Oasis Of Fear Review
Umberto Lenzi has quite a number of fans for his career of police thrillers, cannibal movies and irregular gialli. Possibly the most prominent of these followers is the director himself, whose own comments about his quality and pre-eminence amongst peers like Fulci, Argento and Deodato are legends of self-publicity. Like many, I have been taken back about this self-regard after watching the unutterable cannibal movies, the creaky horror flicks and some decidedly ordinary thrillers. Still, he has deserved some acclaim for his excellent crime movies with Tomas Milian and Maurizio Merli, and the superb setpieces from his best gialli like Seven Bloodstained Orchids.
A number of his better films have crawled out onto DVD, but several have retained the cachet of being undiscovered by the medium. I genuinely would welcome an English release of Kriminal, and some have craved the release of Dirty Pictures presented here in its longest form yet. After watching it I put that anticipation down to the cult value of a jailbait performance from the 16 year old Ornella Muti rather than the film being an undiscovered gem.
Like The Designated Victim, I do wonder whether this film is really a giallo. It does have the sleaze of Muti's presence and some strong sexual scenes shot with great style. It isn't though very violent, and the central murder happens away from the camera. Thematically, it seems to have more in common with later Italian exploitation flicks like Lado's Night Train Murders and Deodato's House on the Edge of the Park, but even that comparison seems a weak one given Lenzi's famously right wing convictions and those film's pinko sentiments.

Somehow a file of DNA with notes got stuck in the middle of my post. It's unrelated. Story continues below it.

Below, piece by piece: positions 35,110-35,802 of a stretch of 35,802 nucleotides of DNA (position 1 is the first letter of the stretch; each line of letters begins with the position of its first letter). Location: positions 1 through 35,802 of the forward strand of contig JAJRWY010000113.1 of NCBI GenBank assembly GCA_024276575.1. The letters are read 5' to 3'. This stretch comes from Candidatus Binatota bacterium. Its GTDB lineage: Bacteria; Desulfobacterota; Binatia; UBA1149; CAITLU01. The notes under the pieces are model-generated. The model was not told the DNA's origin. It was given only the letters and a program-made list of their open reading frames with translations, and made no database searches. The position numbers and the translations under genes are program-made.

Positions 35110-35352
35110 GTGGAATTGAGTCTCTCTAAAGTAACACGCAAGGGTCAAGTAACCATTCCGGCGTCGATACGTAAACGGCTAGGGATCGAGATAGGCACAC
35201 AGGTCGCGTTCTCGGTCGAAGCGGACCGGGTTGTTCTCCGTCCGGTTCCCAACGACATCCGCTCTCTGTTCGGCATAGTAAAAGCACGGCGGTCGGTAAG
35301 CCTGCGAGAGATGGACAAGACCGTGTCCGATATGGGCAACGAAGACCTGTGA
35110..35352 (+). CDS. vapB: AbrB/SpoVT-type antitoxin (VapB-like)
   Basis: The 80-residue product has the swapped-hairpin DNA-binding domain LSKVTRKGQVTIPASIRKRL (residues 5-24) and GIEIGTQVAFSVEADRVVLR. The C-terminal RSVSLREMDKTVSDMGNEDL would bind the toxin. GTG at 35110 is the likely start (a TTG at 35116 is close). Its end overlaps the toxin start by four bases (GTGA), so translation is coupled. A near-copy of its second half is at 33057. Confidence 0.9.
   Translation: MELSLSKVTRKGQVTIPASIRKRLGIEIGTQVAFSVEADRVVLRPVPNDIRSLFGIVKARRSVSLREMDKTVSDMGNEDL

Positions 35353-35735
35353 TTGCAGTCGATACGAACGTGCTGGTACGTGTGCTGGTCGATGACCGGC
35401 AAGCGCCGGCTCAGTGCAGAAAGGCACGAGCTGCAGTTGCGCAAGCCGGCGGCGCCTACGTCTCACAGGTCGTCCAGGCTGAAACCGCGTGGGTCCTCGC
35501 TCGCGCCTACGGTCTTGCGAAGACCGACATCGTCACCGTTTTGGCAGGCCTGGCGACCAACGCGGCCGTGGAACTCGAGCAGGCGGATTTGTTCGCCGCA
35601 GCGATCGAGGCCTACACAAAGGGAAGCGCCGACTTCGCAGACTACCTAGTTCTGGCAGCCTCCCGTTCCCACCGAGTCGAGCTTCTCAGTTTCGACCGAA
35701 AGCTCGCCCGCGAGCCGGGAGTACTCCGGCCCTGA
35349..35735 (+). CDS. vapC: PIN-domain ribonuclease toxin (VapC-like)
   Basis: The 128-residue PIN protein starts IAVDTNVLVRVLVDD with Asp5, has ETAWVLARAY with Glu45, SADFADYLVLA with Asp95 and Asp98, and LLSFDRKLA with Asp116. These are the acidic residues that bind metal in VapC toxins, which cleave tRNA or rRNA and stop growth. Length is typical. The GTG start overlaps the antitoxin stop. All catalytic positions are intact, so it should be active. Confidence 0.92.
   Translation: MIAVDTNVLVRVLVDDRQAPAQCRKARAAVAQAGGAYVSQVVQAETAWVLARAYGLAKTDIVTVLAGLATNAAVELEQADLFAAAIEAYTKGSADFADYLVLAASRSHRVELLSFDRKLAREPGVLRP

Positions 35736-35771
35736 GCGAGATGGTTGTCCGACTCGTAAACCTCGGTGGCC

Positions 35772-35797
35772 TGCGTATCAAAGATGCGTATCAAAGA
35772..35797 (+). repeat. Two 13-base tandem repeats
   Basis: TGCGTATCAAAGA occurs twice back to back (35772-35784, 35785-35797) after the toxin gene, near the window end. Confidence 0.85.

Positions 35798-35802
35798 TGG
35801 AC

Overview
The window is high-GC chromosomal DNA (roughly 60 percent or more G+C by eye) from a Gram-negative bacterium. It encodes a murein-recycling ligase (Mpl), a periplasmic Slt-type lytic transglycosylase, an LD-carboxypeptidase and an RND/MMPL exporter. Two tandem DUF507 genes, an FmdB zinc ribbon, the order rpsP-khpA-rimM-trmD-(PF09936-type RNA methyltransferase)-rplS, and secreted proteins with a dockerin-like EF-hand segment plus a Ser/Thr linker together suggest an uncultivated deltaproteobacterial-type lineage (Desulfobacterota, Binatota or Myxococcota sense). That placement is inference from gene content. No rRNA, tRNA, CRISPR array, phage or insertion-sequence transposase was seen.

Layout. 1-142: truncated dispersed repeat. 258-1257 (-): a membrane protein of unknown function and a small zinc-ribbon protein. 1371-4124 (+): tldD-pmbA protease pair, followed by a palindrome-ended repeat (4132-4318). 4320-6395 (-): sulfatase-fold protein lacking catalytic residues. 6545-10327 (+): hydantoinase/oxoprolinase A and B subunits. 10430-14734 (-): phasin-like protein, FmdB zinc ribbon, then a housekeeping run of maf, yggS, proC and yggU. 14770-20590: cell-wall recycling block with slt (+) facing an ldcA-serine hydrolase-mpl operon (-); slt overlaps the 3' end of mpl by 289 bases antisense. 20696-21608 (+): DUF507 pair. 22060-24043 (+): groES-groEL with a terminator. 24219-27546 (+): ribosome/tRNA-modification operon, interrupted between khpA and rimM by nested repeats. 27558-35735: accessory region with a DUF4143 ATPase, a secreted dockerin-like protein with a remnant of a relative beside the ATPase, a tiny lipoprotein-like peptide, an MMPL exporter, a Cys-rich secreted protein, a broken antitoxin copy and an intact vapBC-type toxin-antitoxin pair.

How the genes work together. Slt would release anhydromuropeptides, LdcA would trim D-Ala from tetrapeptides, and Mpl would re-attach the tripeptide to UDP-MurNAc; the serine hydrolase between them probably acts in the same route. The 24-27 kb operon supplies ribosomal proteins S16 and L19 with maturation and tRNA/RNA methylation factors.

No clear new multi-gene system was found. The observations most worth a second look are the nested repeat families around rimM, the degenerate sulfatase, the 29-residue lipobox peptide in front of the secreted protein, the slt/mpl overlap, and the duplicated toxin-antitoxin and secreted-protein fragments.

The nearest comparison I can make is with Fernando Di Leo's To be Twenty. Both films seem to at first celebrate sexual freedom and personal liberation, before making victims of the naive young people at the movement's heart at the hands of reactionary and established elders. Lenzi's film is much more hypocritical though on the sexual politics front, as the story of young rebellion leading to misadventure seems to be much more conservative - the camera seems to want to enjoy the nubile Muti whilst keeping its moral cards close to its chest about her personal exploitation of her image, and the film's of her. The grasp of the complexities of the political freedom of this younger generation does seems rather loose and simply a welcome opportunity to cop a load of some young flesh.
I am not sure that this luridness was the single intention of the screenplay as the story set-up of the two liberated holiday makers played by Lovelock and Muti stumbling into a bourgeois murder plot seems rife for commentary. The manipulation of the free loving couple by the wealthy Irene Papas rests on her relative appearance as a respected citizen in comparison to the two undesirables, but this isn't really expanded upon with Lenzi opting for a tragedy of misunderstanding in a battle of wits rather than political comment. In essence, the two young fools' disadvantage is more their lack of street smarts than their social position.